Financial Planning Coalition, American Association for Justice briefs allowed. (Photo: Thinkstock)

The federal judge overseeing the case in Texas against the Department of Labor’s fiduciary rule on Wednesday denied considering all but two of the eight amicus briefs filed in the court, allowing only the briefs filed by the Financial Planning Coalition and the American Association for Justice.

In rendering her decision, District Judge Barbara M.G. Lynn stated that the Coalition’s motion should be granted because its proposed brief “provides a unique perspective” as the only filing party “representative of financial professionals in the United States already operating under a fiduciary standard.”

The Coalition is comprised of the Financial Planning Association, the Certified Financial Planner Board of Standards and the National Association of Personal Financial Advisors. The “Coalition’s brief does not repeat arguments made by either party,” Lynn said.  

The AAJ motion should be granted, Lynn said, because AAJ’s brief “focuses on a narrow legal issue related to the Federal Arbitration Act” and also “does not repeat arguments made by other parties.”

Lynn has set a Nov. 17 date to hear oral arguments from both sides in the case brought in Texas by nine groups, which includes the Securities Industry and Financial Markets Association, the Financial Services Institute and the U.S. Chamber of Commerce.

The groups are represented by former DOL solicitor Eugene Scalia, who’s now a partner in Gibson, Dunn & Crutcher’s Washington office and the son of deceased Supreme Court Justice Antonin Scalia.

In its 22-page brief, the Coalition argues that plaintiffs’ claim that DOL’s fiduciary rule “will force financial professionals exclusively to use fee-based compensation models that will close off middle-income investors from obtaining professional financial guidance” is “doubly wrong.”

First, “commission-based compensation will survive, and financial professionals will continue to serve middle-income investors using all types of existing compensation models and other innovative methods,” the Coalition states.

Second, stated the Coalition: “the court need not wonder about the accuracy of plaintiffs’ predictions, for we already know what happens when financial professionals operate under a fiduciary standard of conduct: They continue providing financial advice to U.S. investors of all income levels, but now do so in those investors’ best interests.”

The Coalition also argued that “the experiences of its professionals and their clients show that a broadly applicable fiduciary standard represents a win-win for both industry and the public,” and that “the current regulatory framework … fails to align advisors’ interests with investors’ by leaving open significant loopholes that allow for the sale of a financial product that may not be in the best interests of the investor.”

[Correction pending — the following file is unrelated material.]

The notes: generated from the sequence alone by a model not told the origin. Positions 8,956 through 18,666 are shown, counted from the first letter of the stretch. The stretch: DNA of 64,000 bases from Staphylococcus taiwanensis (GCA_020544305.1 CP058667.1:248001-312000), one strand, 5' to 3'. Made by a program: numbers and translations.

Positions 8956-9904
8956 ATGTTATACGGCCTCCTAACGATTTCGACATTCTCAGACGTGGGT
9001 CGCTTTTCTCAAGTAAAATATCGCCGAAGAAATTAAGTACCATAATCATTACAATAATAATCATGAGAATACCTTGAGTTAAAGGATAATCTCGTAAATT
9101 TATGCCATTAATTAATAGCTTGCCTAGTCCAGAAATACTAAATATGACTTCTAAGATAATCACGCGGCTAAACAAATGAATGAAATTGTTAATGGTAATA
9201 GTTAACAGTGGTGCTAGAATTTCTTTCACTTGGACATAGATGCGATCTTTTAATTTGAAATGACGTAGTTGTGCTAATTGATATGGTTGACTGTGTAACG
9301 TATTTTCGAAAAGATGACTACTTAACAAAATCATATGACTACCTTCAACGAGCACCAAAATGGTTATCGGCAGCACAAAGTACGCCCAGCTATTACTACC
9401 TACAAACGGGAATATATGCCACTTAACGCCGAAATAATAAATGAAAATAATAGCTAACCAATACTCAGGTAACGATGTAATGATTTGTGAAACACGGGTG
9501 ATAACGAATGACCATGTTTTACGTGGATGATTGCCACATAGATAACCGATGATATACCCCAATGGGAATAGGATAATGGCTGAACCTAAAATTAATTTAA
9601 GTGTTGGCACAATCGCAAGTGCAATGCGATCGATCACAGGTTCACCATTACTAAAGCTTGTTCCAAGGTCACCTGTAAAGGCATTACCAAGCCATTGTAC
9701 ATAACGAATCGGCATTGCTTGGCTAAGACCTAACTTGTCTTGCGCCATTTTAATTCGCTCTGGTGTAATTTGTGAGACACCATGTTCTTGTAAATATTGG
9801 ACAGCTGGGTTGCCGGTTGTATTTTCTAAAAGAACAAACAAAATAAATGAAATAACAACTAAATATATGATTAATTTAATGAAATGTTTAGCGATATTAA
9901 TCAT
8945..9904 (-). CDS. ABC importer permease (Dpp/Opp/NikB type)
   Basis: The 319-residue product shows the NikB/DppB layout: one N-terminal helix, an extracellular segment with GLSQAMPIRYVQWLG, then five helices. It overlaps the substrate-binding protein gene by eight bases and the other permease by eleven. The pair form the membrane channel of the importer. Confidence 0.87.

DOL, via its fiduciary rule, has “created a regulatory framework that both protects consumers and gives financial advisors the flexibility to provide much-needed financial advice consistent with a wide range of business models,” the Coalition said. “Plaintiffs cannot credibly insist that they support a ‘best interest’ standard while challenging a reasonable implementation of that very standard.”

See also:

DOL 101: The fiduciary rule’s impact on insurance-only agents

Partner or practice? How to comply with the fiduciary rule

Julie Braman Kane, AAJ’s president, told ThinkAdvisor in a Wednesday email message that AAJ’s brief “makes clear that the Federal Arbitration Act should not stand in the way of the Department of Labor’s ability to regulate forced arbitration to protect investors.”

The FAA, Braman Kane continued, “does not grant financial advisors a right to force arbitration on investors in all circumstances. Instead, the Supreme Court has made clear that federal agencies, acting under the authority granted to them by Congress, can regulate arbitration procedures to protect statutory rights. When it comes to protections guaranteed by Congress, arbitration is not supposed to be a get-out-of-jail-free card.”

The first oral arguments in the string of lawsuits filed against DOL’s fiduciary rule were heard on Aug. 25 by Judge Randolph Moss, U.S. District judge for the District of Columbia, in the case brought by the National Association for Fixed Annuities.

NAFA lawyers told Moss that individual insurance agents would be forced to become registered investment advisors under DOL’s fiduciary rule and that the current distribution system for fixed indexed annuities would have to be reworked.

Judge Moss didn’t immediately render a decision, but Erin Sweeney, counsel at Miller & Chevalier, who has also served as senior benefit law specialist at DOL, predicted that Moss would render a quick decision — within the next 30 days — denying NAFA’s request for a preliminary injunction.

The insurer Market Synergy, which has also filed a preliminary injunction against DOL’s rule, will on Sept. 21 go before Judge Daniel D. Crabtree in the District of Kansas, a venue that Sweeney said is “historically a more hostile” one for DOL.

“If Judge Moss denies the injunction and Judge Crabtree grants an injunction, expect the battle to move quickly to the circuit courts, and a likely march to the Supreme Court,” Sweeney said.

See also:

What does it mean to be a fiduciary?

The new fiduciary challenges

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